Friday, February 22, 2013

The Chosen Vessel


The Chosen Vessel

 

Then Ananias answered, “Lord, I have heard from many about this man, how much harm he has done to Your saints in Jerusalem. And here he has authority from the chief priests to bind all who call on Your name.” – Acts 9:13

One of the greatest obstacles a new Christian can face is his reputation.  We just aren’t willing to accept that God has changed them without seeing it.  And even then, sometimes we will reject the fact that God has created a new creature in Christ, and the old creature has died.  We can look at the blackest lump of coal, and see the possibility of a diamond.  We can look at the thorn covered rose bush, and find beauty.  We can even look at something as disgusting as a frog and think, “mmm….I bet those legs would be good fried!”, but we cannot see God in a newborn Christian past the reputation of a dead man!
A perfect example is given in that of Saul and Ananias.  Saul (later called Paul) had just had his Damascus road experience, meeting Jesus face-to-face.  It’s impossible to come face-to-face with the holiness of Jesus and not be changed.  Immediately Saul’s heart was changed, and he said in Acts 9:6, “Lord, what do You want me to do?”  He was a willing servant from the very start of his conversion. 

He waited for three days without sight in Damascus for the question to be answered.  For three days he neither ate nor drank.  It was not due to a lack of sight that he didn’t eat, for he travelled with companions that could have fed him.  But having understood the ways of the Christians he had hunted, he fasted and prayed.  Fasting takes a lot of obedience to God, and reduces our spirit to humility.  This was the spirit of Saul for the first three days of his Christian life as he waited for God to give him direction.  He sits praying to God for three days and God is speaking to him about a man He will send to him to restore his sight.  Yet, everyone around him still knew him as Saul, the Christian killer, with a reputation that was anything but Christian!  All he had to do was appear outside the door of the house he was in, and Christians would run and hide.
But in the same town of Damascus, God had a disciple named Ananias.  After three days, God spoke to Ananias and said “Arise and go to the street called Straight, and inquire at the house of Judas for one called Saul of Tarsus, for behold, he is praying. And in a vision he has seen a man named Ananias coming in and putting his hand on him, so that he might receive his sight.”

Can you imagine Ananias first thoughts at hearing God was sending him to pay ‘THE Saul of Tarsus’ a visit!  Can you imagine his fear as he hears God say that Saul has seen him, “a man named Ananias” in a vision!  He’s already been on Saul’s mind!  It had not been many days since Saul had participated in the stoning of Stephen.  His reputation of hating Christians was fresh with stories of his latest attacks.  Acts 8:2 says that “he made havoc of the church, entering every house, and dragging off men and women, committing them to prison.  As he went to receive permission to go to Damascus, Acts 9:1 says he was “still breathing threats and murder against the disciples of the Lord”.  He was travelling to Damascus to capture more worshippers – such as Ananias.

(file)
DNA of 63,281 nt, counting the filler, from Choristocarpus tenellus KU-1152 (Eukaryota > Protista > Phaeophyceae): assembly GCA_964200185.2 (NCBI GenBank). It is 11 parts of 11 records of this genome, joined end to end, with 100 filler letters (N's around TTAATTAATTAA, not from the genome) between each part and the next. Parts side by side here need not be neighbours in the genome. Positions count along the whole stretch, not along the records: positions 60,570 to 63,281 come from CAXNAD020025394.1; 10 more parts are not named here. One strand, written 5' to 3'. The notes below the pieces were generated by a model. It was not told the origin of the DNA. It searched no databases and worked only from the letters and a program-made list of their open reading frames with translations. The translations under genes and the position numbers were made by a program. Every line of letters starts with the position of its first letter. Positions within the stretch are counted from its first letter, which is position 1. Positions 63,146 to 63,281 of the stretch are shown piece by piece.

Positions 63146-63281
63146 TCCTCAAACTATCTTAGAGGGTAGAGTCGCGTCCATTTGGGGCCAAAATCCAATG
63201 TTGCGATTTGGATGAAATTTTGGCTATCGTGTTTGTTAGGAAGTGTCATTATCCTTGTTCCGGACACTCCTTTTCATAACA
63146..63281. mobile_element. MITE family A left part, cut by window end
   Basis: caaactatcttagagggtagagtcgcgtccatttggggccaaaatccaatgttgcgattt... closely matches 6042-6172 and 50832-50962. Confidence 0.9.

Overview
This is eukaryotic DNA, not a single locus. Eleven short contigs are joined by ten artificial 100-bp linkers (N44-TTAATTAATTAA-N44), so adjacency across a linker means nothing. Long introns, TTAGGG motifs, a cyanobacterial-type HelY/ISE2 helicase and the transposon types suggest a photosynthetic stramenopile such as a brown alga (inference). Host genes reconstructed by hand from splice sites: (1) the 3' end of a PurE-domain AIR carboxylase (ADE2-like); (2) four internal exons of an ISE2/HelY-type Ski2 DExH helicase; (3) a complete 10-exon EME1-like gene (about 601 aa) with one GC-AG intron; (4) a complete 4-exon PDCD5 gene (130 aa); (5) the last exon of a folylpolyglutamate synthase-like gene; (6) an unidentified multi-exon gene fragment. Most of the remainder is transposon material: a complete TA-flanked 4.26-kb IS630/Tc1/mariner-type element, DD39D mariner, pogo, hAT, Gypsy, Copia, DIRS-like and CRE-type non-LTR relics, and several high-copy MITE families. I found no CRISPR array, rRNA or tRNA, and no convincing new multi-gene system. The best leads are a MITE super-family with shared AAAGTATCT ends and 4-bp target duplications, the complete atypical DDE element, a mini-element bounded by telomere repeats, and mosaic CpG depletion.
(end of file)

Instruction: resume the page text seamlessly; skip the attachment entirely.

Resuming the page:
Ananias answered God with his doubts, saying in Acts 9:13-14, “Lord, I have heard from many about this man, how much harm he has done to Your saints in Jerusalem. And here he has authority from the chief priests to bind all who call on Your name.” Ananias was afraid, and rightly so!  But God answered him saying, “Go, for he is a chosen vessel of Mine to bear My name before Gentiles, kings, and the children of Israel. For I will show him how many things he must suffer for My name’s sake.”  Imagine Ananias’ shock at hearing God call Saul “a chosen vessel of Mine”! 

At this point, Ananias did something that many of us have trouble doing today.  He freed Saul of his past.  He put down the reputation of Saul as the Christian slayer, and went to see the chosen vessel. 
As we read this story, we can see two chosen vessels.  Yes, Saul was one, but Ananias was another.  Had he been unwilling for follow God’s will, we wouldn’t have judged him.  Few of us would follow God’s instruction if He were to send us to the leader of Hamas to preach the gospel for fear of our lives.  But Ananias was a chosen vessel, chosen to be the first Christian to reach out to Saul and accept him into the family of God.

Ananias went to the street Straight, and entered the house where Saul was.  He addresses Saul as “Brother Saul”, immediately accepting his conversion.  He laid hands on him, and restored his sight, and Saul was filled with the Holy Spirit.  He arose from his place, and Ananias baptized Saul. 

Our churches need more Ananias’, more chosen vessels of God’s grace.  We need to be willing to free new believers of their past and accept them with expectations of a glorious new life.  How many might be transformed from a Saul to a Paul if we would only allow them to live the new life God has given them without dragging the reputation of the “old man” behind them.    
 


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